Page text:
There has been substantial media coverage of the Netflix Series 13 Reasons Why. The drama, about a schoolgirl who ends her life after a series of upsetting events and the effect this has on the people she leaves behind, has been accused of inaccurately portraying, or even glamourising, suicide.
Here, Dr Alys Cole-King Clinical Director, of the Social Enterprise Connecting with People, and Dr Stan Kutcher, Sun Life Financial Chair in Adolescent Mental Health, offer advice to parents on talking to their children about the programme and its difficult subject matter
Suicide is a tragic but rare event. Young people need to know that many people become distressed and have thoughts of suicide, but with the right support they can get through the tough times.
The majority of young people who end their lives by suicide are not in touch with mental health services around the time of their death, even though many are suffering from problems that would benefit from receiving mental health care or support.
‘Connecting with an empathic, confident and competent person could be their tipping point back to safety’
However, most are in contact with someone who could provide an opportunity to support them and who can help them access the care they need. For those young people at risk of suicide, connecting with an empathic, confident and competent person could be their tipping point back to safety, when they start to receive and accept help to deal with their problems and find a way forward.
What parents can do
- If your child is watching 13 Reasons Why, have a conversation with them about the series and discuss their feelings and thoughts about it. Open up a channel of communication in case they do become affected or concerned, so that they know they can talk to you now or in the future if an issue crops up.
- Remind them that 13 Reasons Why is a made-up story and not based on a real person. Reassure them that the majority of people who experience bullying, the serious injury or death of a friend, a sexual assault or other bad experiences, have other ways of coping and getting support.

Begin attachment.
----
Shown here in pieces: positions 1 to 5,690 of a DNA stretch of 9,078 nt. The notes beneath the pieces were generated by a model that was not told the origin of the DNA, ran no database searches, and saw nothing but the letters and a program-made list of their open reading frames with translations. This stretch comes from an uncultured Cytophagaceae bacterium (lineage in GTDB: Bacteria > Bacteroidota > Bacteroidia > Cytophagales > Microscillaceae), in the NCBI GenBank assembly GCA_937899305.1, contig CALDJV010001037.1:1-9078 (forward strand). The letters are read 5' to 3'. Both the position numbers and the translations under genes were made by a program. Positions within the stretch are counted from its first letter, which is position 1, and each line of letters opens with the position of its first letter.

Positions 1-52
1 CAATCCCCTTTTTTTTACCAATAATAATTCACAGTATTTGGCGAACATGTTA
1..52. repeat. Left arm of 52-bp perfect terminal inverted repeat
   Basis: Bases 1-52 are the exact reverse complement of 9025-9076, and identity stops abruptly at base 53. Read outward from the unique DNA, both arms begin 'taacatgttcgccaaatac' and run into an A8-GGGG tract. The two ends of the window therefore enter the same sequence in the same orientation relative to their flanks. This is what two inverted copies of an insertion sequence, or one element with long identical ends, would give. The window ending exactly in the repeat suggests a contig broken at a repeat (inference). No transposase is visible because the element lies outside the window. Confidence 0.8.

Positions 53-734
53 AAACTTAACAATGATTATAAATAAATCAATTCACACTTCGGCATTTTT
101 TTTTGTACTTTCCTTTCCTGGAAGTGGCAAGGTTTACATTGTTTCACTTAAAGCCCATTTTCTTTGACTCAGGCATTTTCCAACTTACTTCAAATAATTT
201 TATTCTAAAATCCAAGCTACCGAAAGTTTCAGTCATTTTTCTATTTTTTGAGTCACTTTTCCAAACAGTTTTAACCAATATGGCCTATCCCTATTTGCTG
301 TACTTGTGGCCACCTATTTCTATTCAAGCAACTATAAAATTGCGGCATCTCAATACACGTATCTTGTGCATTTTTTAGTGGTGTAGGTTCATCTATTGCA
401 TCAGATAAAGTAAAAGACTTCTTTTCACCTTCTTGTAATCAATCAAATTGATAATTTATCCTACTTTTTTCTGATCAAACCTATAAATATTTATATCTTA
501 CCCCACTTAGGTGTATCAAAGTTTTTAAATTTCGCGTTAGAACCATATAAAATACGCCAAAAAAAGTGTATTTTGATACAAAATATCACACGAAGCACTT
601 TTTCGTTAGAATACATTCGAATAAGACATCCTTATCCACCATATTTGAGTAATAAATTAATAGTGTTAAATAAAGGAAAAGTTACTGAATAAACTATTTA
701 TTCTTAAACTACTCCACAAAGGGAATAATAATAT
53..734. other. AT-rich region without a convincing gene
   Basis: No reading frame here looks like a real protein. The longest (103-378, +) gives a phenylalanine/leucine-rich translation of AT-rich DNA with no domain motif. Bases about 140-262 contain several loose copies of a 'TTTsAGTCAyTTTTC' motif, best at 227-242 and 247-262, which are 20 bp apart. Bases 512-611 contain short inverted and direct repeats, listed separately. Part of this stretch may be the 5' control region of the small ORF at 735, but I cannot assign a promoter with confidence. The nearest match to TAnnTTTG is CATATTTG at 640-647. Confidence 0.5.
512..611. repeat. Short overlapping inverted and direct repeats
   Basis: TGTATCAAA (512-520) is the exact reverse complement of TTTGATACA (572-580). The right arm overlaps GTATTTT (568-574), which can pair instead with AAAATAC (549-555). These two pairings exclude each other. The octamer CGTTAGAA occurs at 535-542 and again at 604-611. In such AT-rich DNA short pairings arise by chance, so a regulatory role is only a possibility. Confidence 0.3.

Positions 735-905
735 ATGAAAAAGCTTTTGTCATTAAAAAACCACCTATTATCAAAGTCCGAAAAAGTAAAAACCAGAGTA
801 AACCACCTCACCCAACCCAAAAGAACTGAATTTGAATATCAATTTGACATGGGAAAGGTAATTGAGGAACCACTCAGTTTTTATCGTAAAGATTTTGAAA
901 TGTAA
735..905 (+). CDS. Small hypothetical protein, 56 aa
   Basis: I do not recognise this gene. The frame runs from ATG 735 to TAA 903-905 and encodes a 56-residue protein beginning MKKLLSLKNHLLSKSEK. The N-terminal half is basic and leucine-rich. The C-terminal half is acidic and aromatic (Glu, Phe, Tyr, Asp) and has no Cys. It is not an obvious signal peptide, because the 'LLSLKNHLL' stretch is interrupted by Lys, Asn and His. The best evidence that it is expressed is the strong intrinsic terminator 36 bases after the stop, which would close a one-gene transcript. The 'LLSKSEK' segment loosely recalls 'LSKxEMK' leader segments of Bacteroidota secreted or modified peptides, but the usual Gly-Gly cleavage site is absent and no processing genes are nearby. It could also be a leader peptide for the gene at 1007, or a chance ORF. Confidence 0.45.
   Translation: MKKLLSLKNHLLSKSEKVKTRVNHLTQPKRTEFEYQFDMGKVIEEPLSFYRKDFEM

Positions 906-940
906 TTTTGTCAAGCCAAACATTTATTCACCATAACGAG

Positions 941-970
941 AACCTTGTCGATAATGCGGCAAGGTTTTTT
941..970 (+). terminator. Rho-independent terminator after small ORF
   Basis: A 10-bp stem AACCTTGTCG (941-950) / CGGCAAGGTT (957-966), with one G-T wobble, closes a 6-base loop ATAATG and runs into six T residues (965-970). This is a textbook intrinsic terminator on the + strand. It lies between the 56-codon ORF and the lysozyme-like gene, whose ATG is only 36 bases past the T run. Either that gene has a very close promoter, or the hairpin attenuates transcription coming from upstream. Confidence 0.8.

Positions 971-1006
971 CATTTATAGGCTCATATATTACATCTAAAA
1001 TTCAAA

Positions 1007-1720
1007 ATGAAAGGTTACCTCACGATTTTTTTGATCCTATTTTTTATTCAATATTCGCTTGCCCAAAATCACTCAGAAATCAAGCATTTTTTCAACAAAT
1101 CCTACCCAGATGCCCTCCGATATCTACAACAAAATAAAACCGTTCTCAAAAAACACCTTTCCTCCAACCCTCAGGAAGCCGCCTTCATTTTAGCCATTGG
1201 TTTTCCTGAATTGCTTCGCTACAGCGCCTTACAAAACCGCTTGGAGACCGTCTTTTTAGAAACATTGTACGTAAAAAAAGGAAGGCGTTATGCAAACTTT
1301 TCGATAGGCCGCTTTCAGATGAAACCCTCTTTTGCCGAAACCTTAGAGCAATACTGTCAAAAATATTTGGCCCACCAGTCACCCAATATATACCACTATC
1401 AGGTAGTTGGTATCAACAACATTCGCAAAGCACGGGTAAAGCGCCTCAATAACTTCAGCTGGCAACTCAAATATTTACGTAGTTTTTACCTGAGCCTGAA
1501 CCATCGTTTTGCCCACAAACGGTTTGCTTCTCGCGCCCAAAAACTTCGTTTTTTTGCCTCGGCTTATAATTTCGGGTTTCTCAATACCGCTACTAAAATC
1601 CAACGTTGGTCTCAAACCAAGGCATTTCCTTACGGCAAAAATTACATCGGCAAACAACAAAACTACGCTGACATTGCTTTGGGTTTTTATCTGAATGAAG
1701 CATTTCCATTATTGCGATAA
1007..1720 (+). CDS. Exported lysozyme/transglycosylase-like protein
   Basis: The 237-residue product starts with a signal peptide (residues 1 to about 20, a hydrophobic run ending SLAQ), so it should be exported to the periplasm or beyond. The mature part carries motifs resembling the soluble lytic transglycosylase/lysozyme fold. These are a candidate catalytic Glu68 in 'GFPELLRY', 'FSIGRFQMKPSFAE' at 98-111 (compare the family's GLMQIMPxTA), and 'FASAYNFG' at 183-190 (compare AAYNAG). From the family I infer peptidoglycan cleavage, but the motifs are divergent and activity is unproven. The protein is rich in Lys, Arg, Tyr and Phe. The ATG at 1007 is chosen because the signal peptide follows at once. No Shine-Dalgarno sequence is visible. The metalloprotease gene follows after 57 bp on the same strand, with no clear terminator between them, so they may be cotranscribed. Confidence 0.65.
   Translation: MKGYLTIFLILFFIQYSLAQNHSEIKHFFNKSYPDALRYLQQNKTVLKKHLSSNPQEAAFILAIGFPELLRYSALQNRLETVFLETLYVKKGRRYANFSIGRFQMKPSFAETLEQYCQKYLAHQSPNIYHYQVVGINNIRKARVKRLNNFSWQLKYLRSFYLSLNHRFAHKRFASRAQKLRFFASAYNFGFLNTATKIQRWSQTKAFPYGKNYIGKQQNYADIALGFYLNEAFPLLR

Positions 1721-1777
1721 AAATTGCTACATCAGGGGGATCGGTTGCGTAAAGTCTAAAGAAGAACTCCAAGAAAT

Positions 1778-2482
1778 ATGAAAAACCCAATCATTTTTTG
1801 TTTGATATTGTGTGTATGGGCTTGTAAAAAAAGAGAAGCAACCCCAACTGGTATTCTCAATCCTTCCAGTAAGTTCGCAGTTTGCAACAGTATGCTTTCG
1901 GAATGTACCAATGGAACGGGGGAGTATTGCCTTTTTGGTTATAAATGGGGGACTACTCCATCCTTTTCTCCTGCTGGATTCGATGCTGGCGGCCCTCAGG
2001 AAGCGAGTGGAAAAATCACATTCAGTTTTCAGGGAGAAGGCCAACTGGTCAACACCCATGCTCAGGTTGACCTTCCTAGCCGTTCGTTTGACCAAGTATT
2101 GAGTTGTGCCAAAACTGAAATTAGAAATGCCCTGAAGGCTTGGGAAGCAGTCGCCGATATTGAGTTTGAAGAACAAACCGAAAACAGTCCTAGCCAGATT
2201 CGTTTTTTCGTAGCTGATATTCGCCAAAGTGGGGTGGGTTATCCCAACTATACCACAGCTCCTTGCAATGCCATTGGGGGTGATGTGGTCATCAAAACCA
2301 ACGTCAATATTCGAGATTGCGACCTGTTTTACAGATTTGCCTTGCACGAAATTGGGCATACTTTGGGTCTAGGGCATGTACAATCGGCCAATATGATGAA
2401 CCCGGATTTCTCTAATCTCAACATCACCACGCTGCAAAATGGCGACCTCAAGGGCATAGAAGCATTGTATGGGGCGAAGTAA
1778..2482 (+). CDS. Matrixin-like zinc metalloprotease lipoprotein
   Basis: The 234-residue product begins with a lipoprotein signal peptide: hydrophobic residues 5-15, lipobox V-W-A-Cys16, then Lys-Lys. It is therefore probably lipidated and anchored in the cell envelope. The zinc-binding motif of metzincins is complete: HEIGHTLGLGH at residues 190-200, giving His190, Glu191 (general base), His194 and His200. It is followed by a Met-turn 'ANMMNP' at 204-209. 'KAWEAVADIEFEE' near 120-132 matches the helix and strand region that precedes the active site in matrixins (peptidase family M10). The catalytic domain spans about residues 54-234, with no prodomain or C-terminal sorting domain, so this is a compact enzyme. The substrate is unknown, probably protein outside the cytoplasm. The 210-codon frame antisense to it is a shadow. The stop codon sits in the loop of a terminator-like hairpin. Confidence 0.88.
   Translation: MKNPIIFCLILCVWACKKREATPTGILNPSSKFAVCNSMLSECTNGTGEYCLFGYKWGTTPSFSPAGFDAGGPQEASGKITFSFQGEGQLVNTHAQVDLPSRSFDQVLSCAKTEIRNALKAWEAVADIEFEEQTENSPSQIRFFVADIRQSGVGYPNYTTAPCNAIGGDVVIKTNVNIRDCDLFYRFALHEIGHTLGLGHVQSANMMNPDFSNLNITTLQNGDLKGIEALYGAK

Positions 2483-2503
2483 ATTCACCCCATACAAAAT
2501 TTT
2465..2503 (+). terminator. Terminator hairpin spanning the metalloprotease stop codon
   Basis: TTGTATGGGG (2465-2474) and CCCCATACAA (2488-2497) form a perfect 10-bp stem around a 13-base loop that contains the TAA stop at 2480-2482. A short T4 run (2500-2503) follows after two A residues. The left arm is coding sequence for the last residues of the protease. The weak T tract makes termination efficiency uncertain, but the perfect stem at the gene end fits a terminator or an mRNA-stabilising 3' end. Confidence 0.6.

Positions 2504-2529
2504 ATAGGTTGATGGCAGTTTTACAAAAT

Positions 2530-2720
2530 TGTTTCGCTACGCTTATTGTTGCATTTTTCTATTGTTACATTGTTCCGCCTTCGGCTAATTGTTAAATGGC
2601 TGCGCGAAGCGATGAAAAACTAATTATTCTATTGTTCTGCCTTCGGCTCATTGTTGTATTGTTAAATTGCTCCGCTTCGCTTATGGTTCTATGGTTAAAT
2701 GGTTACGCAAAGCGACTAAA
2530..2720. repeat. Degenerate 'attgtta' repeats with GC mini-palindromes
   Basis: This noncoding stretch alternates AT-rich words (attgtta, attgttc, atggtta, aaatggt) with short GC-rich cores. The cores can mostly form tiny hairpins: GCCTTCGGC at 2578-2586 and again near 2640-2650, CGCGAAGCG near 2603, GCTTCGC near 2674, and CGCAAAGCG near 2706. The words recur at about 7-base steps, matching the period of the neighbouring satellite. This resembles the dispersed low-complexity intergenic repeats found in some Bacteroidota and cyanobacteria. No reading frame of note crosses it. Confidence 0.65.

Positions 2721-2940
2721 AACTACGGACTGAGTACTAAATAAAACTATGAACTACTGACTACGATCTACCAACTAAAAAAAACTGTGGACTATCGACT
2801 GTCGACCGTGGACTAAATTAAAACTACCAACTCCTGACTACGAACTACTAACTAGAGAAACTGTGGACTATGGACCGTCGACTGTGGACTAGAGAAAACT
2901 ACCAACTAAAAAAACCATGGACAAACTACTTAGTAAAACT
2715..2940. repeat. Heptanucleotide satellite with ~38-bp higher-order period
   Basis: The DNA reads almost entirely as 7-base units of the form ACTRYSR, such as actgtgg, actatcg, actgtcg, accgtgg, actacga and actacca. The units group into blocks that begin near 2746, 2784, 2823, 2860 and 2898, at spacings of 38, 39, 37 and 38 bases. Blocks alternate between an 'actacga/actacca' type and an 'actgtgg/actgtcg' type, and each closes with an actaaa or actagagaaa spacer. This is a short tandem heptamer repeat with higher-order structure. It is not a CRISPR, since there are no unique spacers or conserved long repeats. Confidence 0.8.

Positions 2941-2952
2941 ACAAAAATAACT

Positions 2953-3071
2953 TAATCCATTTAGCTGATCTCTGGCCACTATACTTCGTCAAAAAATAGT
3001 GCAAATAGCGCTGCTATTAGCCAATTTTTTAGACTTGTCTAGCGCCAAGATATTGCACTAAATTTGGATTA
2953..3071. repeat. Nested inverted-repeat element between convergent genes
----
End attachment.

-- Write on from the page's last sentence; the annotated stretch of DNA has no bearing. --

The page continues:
- Talk about how people think about suicide when they are in a huge amount of emotional pain and feel they don’t know what else to do, but that, actually, there are so many things that they could do, if only they knew what, or who to contact for support.
- Emphasise that the most important thing to do is to speak to someone – and that they can speak to you any time now, or in the future
- Above all, help them see that suicide is not a solution to problems and that help is available. This is particularly important for adolescents who are isolated, struggling, or vulnerable to suggestive images and storylines.
If your child is actively distressed or talking about suicide
- Reassure them that you are taking them seriously.
- Find out how they would like to be supported. The young person may want support from their parent or carer but may feel more comfortable seeing this from another trusted adult.
- Avoid statements that could be perceived as minimising their distress such as ‘Surely it’s not that bad,’, ‘Come on now... you need to get over this.’ Or ‘You have no reason to feel like this.'
- Let them know that there is help for them and they will not feel like this forever.
- Never agree to keep suicidal thoughts a secret, and always support them to seek support or seek assistance on their behalf.
- Provide support and supervision as required. If you are worried they may hurt themselves, remove anything they could use to do this from their immediate vicinity.
- Do not leave the person alone until you think it is safe to do so. This means:
- you are certain that their distress or intent to self-harm or attempt to take their life has passed.
- they have received additional support or an assessment from a suitably qualified person. To do this, take them to a health care provider who has the skills needed to help. In a crisis, this may be your closest A and E Department.
See http://www.connectingwithpeople.org/StayingSafe for specific advice and guidance on who to approach if you are worried about a young person in distress
Connecting with People have produced a series of leaflets on behalf of the Royal College of Psychiatrists, providing information for both individuals experiencing suicidal thoughts and those who are concerned. These are available through the Royal College of Psychiatrists or the Connecting with People website: http://Connectingwithpeople.org/ucancope.
Need urgent help?
If you're worried your child is contemplating suicide contact the Samaritans at www.samaritans.org.
Telephone: 116 123
(Calls are free; lines open 24 hours a day)
Children and young people can also call Childline: 0800 1111 (calls are free; lines open 24 hours a day), or have an online chat with a counsellor at www.childline.org.uk/get-support.
The advice published on Parent Info is provided by independent experts in their field and not necessarily the views of Parent Zone or CEOP.
First published: July 2017
Checked: May 2018